5. dauer

    dauer Active Member

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    I knew about the Jewish tradition that this was the reason he didn't enter the land, but I didn't know that it was based on the text itself. I would say that the plain reading in the context of the rest of the Torah is that he did not enter the land because of what happened with the rock, but I don't think that negates the reading I gave for that particular passage.

    Dauer
     
  6. lunamoth

    lunamoth Episcopalian

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    dauer, I like your take on it that Moses was being brought back in rest, sort of a well-done good and faithful servant. But the theory about the loss of faith or transgression or whatever it might be called at the rock is what I traditionally learned.

    However, it occurs to me that this could be kind of like Jesus taking the sins of the people upon Himself at His sacrifice. I admit I do not dwell very much on this aspect of Christ's work, but it is part of my beliefs. Kind of a scape goat thing? I hope these free-wheeling thoughts are not offensive to anyone here. But, perhaps Moses' transgression (whatever it was, didn't he also murder an Egyption earlier in his life) was a symbolic act taking the burden and sins of his stiff-necked people upon himself. None of that generation made it into the promised land, and Moses was part of his generation.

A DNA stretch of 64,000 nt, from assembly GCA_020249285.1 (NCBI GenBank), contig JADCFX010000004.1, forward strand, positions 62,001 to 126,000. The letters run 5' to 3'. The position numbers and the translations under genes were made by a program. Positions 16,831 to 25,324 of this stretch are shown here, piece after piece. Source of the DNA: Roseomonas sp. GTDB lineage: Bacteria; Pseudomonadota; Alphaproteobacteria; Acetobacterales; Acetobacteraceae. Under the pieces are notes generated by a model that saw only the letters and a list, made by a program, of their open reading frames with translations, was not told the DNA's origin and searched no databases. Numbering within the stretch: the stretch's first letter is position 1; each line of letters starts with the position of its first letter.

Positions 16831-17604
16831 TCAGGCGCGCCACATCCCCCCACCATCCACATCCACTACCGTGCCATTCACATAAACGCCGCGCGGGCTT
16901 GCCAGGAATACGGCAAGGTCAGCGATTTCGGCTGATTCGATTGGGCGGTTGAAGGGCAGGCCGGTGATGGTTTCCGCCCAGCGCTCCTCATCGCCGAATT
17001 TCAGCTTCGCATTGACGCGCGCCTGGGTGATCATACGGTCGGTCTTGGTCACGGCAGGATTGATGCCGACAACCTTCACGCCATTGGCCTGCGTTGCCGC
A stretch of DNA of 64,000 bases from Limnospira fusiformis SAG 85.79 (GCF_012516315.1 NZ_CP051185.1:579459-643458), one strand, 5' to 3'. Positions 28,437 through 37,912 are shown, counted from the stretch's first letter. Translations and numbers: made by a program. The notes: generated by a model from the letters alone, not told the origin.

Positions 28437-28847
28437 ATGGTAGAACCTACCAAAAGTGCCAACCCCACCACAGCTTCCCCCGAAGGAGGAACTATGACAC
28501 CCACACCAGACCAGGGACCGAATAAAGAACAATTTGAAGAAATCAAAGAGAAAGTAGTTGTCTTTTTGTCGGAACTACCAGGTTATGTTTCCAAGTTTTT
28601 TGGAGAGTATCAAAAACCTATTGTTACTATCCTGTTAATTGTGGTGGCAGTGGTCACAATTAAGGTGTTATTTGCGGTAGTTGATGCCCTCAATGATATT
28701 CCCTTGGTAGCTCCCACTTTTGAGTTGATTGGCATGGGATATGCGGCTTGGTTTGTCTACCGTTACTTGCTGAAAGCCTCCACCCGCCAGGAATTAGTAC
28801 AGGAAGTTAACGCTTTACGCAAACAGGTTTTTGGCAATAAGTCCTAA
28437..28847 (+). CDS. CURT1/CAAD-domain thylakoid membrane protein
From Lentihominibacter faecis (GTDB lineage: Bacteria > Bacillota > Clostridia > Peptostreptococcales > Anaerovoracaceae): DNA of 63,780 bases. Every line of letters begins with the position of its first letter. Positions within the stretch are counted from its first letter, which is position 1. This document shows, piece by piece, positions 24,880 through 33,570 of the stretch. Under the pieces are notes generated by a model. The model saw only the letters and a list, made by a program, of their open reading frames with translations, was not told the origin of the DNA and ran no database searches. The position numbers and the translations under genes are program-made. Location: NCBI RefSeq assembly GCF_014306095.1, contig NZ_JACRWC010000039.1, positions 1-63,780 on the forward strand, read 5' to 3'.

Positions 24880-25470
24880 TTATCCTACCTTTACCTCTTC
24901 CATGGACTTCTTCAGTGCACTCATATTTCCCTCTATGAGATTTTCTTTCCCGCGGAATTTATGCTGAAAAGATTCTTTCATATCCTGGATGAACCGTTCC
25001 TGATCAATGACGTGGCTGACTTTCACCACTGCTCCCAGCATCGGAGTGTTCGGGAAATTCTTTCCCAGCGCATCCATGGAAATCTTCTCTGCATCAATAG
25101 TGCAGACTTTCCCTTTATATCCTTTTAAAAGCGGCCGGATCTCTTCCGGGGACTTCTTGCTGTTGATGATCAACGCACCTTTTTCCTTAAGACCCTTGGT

lunamoth
     
  7. dauer

    dauer Active Member

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    Luna, you make a good point. And please don't worry about your associations offending anyone. This whole project purposely wants diversity, which can only happen if those involved are willing to stick their necks out a little. I think the only thing that makes the scapegoat parallel difficult is that the entire generation is also being punished, as you noted. But it's a good point you raise that Moses was a part of his generation.

    Maybe, to use your analogy a little differently, his acting up at meribah and the punishment were themselves analogous to what happened to the people, that moses was the people.

    And if you look at the life of moses, he comes from a family that has nothing. Then he is raised to the status like a prince in Egypt. That parallels the Joseph story. Then he strikes one of pharoah's men beating on a Jew and flees, which is like the ten plagues and fleeing egypt. Then he is in the wilderness with Jethro. Then he has his revelation. So maybe he is an example of the Jewish people in a way, and his acting up is reflective of their acting up, a symbol, and the same too for his being kept out.

    But how is his acting at meribah similar to the Israelites complaining? Well, it seems to me that he was indeed complaining. Both situations are of a person/group complaining about the situation.